The appointment of self-proclaimed fascist Paolo Di Canio as coach of Sunderland late on Sunday has been met with a wave of mixed reactions.
In 2005 Di Canio was given a one-match ban on two occasions for making a Nazi raised-arm salutes to Lazio supporters during his playing days there.
The 44-year-old later described himself as a ‘fascist not a racist’.
His controversial appointment on a two-and-a-half year deal to replace Martin O’Neill prompted Britain’s ex-foreign secretary David Miliband to resign as vice-chairman of the club.
The former Swindon Town boss’ appointment has not gone down too well with certain sections of the Sunderland faithful either.
Bob Hudson, a Black Cats fan for 57 years, is handing back his season ticket in protest.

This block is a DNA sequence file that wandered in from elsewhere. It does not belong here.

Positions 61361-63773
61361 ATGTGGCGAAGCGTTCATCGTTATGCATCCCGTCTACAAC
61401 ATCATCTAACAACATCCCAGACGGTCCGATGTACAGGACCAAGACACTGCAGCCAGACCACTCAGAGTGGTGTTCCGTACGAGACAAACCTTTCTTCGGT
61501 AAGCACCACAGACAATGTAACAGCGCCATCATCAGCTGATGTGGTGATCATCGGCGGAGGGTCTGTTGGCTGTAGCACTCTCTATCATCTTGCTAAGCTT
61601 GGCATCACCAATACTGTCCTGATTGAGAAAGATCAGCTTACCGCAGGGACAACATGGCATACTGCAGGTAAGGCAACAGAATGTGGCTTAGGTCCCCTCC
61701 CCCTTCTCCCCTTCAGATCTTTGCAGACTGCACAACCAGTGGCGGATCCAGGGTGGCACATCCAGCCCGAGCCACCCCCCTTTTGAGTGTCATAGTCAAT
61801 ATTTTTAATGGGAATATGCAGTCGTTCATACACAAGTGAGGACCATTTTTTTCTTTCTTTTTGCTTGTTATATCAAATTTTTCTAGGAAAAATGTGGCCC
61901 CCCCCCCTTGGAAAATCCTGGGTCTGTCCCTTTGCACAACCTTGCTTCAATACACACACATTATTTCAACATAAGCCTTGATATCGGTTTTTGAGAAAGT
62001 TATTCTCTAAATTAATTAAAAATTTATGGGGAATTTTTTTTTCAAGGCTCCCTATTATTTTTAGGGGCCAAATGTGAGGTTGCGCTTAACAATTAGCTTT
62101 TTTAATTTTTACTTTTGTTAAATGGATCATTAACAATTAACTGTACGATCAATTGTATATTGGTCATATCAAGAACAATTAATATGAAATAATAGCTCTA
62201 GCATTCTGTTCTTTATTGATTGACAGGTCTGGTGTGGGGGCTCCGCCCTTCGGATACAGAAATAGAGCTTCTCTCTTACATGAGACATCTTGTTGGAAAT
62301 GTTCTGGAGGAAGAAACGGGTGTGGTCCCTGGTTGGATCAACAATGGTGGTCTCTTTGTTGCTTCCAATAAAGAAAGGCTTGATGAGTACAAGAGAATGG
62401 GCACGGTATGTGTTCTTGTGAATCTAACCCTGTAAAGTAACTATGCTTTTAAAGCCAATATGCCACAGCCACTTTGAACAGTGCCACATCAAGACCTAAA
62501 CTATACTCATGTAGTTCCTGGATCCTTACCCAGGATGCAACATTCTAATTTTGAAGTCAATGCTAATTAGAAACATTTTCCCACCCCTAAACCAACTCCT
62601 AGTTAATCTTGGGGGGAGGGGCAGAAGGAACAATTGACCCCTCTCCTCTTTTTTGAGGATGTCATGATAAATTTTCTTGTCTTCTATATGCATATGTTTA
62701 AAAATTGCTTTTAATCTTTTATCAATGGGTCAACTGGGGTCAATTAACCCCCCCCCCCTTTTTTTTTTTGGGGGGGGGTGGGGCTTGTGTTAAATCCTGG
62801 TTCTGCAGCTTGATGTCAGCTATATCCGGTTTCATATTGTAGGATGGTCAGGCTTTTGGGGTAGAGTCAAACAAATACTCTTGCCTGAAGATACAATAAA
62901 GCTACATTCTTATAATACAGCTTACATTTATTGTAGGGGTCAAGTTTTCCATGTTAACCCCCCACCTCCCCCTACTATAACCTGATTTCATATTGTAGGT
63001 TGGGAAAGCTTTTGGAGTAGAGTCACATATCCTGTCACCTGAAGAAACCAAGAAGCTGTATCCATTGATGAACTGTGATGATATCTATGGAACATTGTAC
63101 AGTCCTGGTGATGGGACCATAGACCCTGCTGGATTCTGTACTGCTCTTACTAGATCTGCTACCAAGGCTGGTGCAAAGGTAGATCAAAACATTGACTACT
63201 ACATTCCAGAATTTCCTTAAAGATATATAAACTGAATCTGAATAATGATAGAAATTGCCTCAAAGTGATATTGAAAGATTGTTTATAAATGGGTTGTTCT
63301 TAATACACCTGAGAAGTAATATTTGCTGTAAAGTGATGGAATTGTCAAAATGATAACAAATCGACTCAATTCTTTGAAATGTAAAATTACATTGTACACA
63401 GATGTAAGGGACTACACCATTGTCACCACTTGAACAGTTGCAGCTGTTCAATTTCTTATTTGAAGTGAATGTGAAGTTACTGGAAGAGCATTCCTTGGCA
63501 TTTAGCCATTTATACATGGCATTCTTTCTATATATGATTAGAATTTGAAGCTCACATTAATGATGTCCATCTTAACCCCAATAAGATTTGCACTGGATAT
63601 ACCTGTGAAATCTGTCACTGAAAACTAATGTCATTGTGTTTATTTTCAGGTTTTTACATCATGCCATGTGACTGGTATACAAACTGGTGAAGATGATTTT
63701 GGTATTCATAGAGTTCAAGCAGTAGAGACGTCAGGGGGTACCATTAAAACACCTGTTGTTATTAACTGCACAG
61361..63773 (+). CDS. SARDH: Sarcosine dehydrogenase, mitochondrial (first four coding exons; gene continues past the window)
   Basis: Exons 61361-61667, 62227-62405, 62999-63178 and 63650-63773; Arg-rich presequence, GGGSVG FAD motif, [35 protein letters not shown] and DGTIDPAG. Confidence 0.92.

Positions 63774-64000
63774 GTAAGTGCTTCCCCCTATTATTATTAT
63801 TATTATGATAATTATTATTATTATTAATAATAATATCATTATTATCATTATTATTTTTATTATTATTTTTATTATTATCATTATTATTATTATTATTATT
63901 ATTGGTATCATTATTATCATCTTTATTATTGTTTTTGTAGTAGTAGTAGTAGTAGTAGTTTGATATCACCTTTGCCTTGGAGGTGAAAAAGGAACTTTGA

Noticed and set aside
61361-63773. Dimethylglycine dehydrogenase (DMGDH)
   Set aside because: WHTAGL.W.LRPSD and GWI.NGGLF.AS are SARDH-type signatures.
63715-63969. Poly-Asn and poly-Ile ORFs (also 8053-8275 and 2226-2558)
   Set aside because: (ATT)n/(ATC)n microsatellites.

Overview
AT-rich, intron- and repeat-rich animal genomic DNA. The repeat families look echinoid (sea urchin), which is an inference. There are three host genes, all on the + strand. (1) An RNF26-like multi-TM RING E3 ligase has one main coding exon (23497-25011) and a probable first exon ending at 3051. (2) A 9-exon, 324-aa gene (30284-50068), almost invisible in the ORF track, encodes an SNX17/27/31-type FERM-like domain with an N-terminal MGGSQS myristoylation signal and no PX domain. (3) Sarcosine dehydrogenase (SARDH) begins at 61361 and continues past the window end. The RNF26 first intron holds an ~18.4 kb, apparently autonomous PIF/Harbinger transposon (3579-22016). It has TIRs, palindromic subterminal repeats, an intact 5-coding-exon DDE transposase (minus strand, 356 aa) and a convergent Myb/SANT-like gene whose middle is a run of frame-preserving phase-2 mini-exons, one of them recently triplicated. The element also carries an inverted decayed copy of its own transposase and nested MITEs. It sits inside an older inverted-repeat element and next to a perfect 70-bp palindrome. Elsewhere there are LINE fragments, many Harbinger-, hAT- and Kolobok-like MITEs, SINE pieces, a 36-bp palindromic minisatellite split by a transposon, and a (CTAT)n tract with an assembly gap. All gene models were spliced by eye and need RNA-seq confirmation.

Mr Hudson said: “It’s not just about the fans who do, or do not go through the turnstiles after this. I think it’s about the image the club wants to project around the world. I don’t think this is a good one”
Fans could also be forgiven for feeling nervous over Di Canio’s lack of topflight managerial experience with the club one point above the drop zone with seven games left this season.
The first game for Di Canio – who has previously only coached League One side Swindon Town – is an away fixture at Chelsea on Sunday.